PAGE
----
Six Stewardship Education Alliance grants awarded to local teachers
What do soft shell clams, bird houses, a rain-barrel system, a community garden, a GPS Camera drone kit and binoculars have in common? All will enhance special programs at local schools, and all are made possible by grants from the Stewardship Education Alliance.
Last fall, the S.E.A. Advisory Board suggested projects supported by S.E.A. require data-collection. The S.E.A. Board agreed: students of any age can engage in citizen science and learn scientific methods of observation and data-collection. S.E.A. President Barbara Lawrence adds that this method of investigation supports the S.E.A. mission and will contribute to understanding local environments. (Please visit the new S.E.A. website: www.StewardshipEducationAlliance.org).
Grant awards this year include:
APPLETON VILLAGE SCHOOL: DJI Mavic Mini GPS Camera Drone kit
Using GPS camera drone kit, Middle school students participating in the multi-year watershed survey and mapping project and nature trail service-learning project will add layers of detail and precision to the data already gathered about the local watershed. As David Munson, 6th, 7th, and 8th Grade science teacher notes, “the programmable, iPad compatible device will provide a valuable “hook” for tech-minded students, allowing them to pursue their own interests in STEM while contributing valuable data to the larger project.
HOPE ELEMENTARY SCHOOL: Bird houses, and native plants
The addition of a wildlife garden and birdhouses on the nature trail started in 2021 with support from S.E.A. will promote more biodiversity and provide students the chance to observe an abundance of plant, animal, and insect life. This increase in environmental activity will allow for a richer data collection experience. Teacher Colin Amundsen, who is committed to outdoor education and expeditionary learning, notes that when students are connected to nature, they perform better in the school and are more fully engaged.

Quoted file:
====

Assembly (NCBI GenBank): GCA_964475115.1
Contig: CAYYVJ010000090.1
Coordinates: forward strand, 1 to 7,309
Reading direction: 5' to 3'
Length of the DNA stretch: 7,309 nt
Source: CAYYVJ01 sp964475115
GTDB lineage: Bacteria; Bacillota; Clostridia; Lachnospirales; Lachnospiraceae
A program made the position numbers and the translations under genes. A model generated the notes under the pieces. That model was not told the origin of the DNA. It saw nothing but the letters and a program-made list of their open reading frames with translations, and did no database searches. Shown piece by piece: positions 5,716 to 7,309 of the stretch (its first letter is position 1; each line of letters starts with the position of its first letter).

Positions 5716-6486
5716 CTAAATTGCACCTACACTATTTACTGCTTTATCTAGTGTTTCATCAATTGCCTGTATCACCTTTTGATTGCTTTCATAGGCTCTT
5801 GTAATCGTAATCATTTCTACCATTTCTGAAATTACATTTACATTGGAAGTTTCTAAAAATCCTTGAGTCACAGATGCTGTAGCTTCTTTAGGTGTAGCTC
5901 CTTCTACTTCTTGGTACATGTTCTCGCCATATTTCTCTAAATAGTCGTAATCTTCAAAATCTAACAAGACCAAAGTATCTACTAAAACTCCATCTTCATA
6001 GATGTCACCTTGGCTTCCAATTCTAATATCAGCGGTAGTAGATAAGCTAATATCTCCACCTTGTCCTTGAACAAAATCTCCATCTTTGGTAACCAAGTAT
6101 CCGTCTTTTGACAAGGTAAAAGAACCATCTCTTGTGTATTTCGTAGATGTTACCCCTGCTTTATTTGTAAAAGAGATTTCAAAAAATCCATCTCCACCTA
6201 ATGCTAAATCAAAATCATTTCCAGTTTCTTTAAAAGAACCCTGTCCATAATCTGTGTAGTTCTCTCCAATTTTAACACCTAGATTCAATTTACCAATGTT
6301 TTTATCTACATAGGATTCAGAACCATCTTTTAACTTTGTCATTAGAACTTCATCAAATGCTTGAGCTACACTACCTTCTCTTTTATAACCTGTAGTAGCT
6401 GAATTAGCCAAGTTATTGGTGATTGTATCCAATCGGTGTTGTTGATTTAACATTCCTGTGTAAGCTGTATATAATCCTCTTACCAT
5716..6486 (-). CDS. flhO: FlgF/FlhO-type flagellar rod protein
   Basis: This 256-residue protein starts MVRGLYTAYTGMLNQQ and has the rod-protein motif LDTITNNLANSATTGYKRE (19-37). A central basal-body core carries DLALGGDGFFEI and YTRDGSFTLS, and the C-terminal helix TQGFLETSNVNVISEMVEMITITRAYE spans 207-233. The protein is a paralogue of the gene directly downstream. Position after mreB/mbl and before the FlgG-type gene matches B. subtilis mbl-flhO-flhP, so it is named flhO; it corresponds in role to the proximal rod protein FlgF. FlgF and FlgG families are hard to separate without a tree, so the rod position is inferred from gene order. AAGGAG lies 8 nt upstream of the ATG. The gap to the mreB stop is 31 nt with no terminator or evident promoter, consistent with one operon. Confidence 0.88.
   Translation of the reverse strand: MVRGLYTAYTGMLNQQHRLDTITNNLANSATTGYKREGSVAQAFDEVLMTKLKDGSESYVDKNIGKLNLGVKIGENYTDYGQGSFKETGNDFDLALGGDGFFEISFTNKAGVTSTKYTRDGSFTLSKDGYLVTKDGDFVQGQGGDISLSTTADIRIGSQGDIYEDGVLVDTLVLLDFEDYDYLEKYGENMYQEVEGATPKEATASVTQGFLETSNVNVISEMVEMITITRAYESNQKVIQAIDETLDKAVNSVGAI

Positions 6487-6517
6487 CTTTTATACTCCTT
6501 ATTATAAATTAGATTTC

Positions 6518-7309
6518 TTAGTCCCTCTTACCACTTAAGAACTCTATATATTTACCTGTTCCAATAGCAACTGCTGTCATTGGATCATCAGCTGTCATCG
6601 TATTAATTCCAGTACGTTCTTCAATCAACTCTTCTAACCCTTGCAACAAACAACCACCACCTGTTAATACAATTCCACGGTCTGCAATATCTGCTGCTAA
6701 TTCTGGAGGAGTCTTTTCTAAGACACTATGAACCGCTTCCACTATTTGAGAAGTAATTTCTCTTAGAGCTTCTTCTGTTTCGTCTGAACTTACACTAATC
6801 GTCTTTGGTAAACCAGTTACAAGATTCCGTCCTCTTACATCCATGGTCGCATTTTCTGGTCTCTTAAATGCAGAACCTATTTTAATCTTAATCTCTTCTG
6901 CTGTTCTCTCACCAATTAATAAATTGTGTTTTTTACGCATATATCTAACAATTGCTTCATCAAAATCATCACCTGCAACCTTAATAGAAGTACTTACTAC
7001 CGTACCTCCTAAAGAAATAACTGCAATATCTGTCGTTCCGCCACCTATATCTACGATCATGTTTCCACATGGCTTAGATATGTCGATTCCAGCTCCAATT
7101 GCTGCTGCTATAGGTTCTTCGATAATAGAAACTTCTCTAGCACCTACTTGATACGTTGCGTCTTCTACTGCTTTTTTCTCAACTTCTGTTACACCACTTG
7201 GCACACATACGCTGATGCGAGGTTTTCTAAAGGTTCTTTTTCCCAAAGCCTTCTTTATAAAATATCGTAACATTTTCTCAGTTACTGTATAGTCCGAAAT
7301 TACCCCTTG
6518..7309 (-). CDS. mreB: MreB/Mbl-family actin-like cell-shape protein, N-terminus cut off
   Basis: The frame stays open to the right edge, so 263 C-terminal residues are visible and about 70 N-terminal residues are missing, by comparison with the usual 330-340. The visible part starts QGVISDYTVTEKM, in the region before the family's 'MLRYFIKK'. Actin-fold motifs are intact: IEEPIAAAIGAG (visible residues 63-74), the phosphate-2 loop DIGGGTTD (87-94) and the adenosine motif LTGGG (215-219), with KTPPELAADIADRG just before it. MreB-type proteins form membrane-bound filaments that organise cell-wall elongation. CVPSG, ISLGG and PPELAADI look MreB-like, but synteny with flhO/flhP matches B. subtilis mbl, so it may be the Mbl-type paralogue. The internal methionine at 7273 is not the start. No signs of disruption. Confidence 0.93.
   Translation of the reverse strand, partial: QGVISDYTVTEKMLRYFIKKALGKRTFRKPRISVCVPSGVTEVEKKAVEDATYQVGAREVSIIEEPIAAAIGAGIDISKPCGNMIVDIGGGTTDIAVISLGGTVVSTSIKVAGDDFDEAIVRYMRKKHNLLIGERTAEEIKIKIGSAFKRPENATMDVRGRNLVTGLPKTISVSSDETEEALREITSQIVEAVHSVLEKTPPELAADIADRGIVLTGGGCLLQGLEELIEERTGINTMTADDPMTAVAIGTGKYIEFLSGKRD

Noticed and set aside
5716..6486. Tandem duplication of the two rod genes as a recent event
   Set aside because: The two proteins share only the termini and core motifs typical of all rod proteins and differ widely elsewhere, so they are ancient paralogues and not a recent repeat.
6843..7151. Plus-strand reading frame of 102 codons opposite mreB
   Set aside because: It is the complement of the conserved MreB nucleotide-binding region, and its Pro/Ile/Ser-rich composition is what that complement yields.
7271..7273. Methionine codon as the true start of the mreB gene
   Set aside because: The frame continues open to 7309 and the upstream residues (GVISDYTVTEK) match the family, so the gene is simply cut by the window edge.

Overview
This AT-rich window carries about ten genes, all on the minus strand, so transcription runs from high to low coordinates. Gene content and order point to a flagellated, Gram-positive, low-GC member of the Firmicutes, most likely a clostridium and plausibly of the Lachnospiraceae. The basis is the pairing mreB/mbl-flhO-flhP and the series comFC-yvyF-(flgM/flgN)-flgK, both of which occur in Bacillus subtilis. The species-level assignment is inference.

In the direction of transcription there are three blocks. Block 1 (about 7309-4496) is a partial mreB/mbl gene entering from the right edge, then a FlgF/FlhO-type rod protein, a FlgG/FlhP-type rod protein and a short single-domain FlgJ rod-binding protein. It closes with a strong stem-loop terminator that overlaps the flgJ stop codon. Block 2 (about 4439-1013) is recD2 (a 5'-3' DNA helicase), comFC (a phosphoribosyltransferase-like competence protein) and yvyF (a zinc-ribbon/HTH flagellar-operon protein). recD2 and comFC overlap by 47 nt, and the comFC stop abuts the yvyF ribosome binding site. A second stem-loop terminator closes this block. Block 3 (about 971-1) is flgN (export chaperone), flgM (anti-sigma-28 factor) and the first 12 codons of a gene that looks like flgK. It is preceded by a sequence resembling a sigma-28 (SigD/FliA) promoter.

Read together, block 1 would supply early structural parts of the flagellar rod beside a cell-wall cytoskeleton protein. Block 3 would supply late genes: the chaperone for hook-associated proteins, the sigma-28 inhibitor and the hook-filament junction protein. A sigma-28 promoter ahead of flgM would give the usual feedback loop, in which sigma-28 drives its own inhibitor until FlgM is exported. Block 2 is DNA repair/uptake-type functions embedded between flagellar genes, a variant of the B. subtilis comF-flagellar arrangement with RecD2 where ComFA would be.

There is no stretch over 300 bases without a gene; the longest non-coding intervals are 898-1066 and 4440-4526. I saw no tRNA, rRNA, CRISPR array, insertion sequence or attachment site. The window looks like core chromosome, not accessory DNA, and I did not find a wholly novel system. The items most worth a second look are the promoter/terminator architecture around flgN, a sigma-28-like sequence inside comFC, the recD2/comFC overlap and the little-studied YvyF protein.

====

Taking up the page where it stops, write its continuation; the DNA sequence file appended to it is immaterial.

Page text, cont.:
LINCOLNVILLE CENTRAL SCHOOL: Binoculars for eBird program
The binoculars will primarily be used by students who are participating in the eBird community science program. Students will spend time outside around the school to identify birds and the lists of birds they see will be uploaded to the eBird database. The eBird database can be accessed by anyone and is used by scientists around the world. Middle-school Science Teacher Jill Feeney has taken several courses with the Cornell University Lab of Ornithology, and the binoculars will allow her students to engage in meaningful observations and data-collection
PEOPLEPLACE COOPERATIVE PRESCHOOL: A rain barrel system
With help from Knox-Lincoln Country Water & Soil Conservation District and funding from S.E.A., PeoplePlace will construct a rain-barrel system including a gutter, pipe, barrels and a pump that brings water to a play area. Director Sessa Salas explains, “Children are naturally curious. When water is available to them as a natural element they are actively engaged in schemas (mental models or processes that we create by trial and error through experiences) such as transformation, trajectory, and transporting, all of which promote problem solving, cause-and-effect, and an understanding of the world around them.” PeoplePlace may also be able to purchase native plants to manage water flow.